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How China’s Economic Success Contributes to Caribbean Prosperity (4)

By DeLisle Worrell (People's Daily Online)    10:50, February 12, 2018

One area with great potential for commerce with China is traded services other than tourism. These include legal, financial, marketing, design, communications and administrative services. Companies that have a global reach make strategic choices as to the location both of their production facilities and of the services that support production and worldwide distribution. Caribbean countries boast regulatory systems that are kept on par with international guidance from the IMF, World Bank, Basel Committee on Bank Supervision and other authorized bodies. The region’s financial systems are fully integrated into global financial markets through international hubs in London, New York and elsewhere. These are key elements in attracting traded services to the Caribbean, to support the activities of firms which produce and sell in many countries. Now that China has become the world’s second largest economy, and the world’s biggest market for automobiles and other items, there would seem to be a market for providing services to Western companies trading with China. This opportunity seems to be largely untapped.

Another exciting possibility for future Caribbean-Chinese economic linkage is in the area of financial technology. I believe that recent break throughs in financial technology will revolutionise the way the world effects payment and settles transactions, in directions that none of us have yet imagined. I have written a short article on this topic, which you may find on the website of the Bretton Woods Committee (www.brettonwoods.org). Chinese firms and entrepreneurs are world leaders in new payment technologies, and the Caribbean boasts a wealth of tech-savvy young entrepreneurs with an interest in this area. One Barbadian company is doing pioneering work in financial technology. Regional regulators should be pro-active in supporting and promoting these entrepreneurs, as they can have a greater presence in the new international market of ideas. Inevitably, this will bring us closer to China, and to Chinese approaches to the use of financial technology.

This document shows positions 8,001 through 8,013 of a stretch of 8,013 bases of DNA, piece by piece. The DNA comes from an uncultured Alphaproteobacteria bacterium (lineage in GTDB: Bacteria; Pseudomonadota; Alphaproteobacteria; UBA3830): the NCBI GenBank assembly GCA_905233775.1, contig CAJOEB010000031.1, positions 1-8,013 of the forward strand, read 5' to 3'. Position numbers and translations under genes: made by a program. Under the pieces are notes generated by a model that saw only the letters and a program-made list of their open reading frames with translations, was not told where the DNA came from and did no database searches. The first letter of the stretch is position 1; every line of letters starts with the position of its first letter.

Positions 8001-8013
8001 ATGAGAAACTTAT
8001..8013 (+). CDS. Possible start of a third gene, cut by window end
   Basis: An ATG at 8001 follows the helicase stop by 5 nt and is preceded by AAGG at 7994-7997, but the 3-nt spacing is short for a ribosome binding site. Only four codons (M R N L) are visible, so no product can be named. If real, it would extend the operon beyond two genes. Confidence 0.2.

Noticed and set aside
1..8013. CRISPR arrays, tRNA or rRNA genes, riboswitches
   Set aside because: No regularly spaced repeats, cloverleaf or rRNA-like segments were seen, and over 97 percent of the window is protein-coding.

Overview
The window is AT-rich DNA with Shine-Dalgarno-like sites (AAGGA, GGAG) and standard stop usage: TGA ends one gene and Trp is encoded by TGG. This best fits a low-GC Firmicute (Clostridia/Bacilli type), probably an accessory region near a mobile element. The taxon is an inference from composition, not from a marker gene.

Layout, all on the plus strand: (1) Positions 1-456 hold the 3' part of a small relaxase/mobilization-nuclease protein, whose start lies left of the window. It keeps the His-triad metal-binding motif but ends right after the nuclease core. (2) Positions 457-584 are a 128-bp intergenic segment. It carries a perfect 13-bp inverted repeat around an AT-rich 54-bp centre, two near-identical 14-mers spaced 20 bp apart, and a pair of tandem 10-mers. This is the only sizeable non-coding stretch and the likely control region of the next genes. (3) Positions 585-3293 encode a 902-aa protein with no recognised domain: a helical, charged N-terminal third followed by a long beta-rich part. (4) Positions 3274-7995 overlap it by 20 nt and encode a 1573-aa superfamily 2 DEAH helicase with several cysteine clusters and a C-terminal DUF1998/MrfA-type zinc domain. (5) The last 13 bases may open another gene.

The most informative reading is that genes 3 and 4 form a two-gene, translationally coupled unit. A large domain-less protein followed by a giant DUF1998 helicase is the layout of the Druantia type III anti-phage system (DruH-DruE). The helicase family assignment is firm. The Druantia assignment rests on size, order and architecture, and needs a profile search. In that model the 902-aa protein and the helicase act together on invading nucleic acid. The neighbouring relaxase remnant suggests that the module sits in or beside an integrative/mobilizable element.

How may the Caribbean maximise benefits from China’s economic growth?

The basic message of this essay is that the Caribbean benefits from China’s economic success simply by following sound macroeconomic policies. The key elements of a sound macroeconomic strategy are policies to sustain external competitiveness and to maintain a balance of external payments with adequate foreign exchange reserves. The Caribbean, along with the rest of the world, benefits from the reduction in global inflation which has come about as a result of the growth in China’s production capacity. Sound policies ensure that countries reap full benefits. The Caribbean has an opportunity to accelerate a programme to switch to renewable sources of power, thanks to Chinese investment in solar PV and the coming surge in production of large-scale battery storage units. Caribbean countries have been slow to embrace the potential of renewable energy. Barbados is the only country to have announced a target of 100 percent renewables, and that vision is not yet reflected in a deliberate and internally consistent strategy. Here is an example of an opportunity that is now open to the Caribbean, in large part due to Chinese commitment to combat climate change; it is up to the Caribbean to institute domestic policies that take advantage.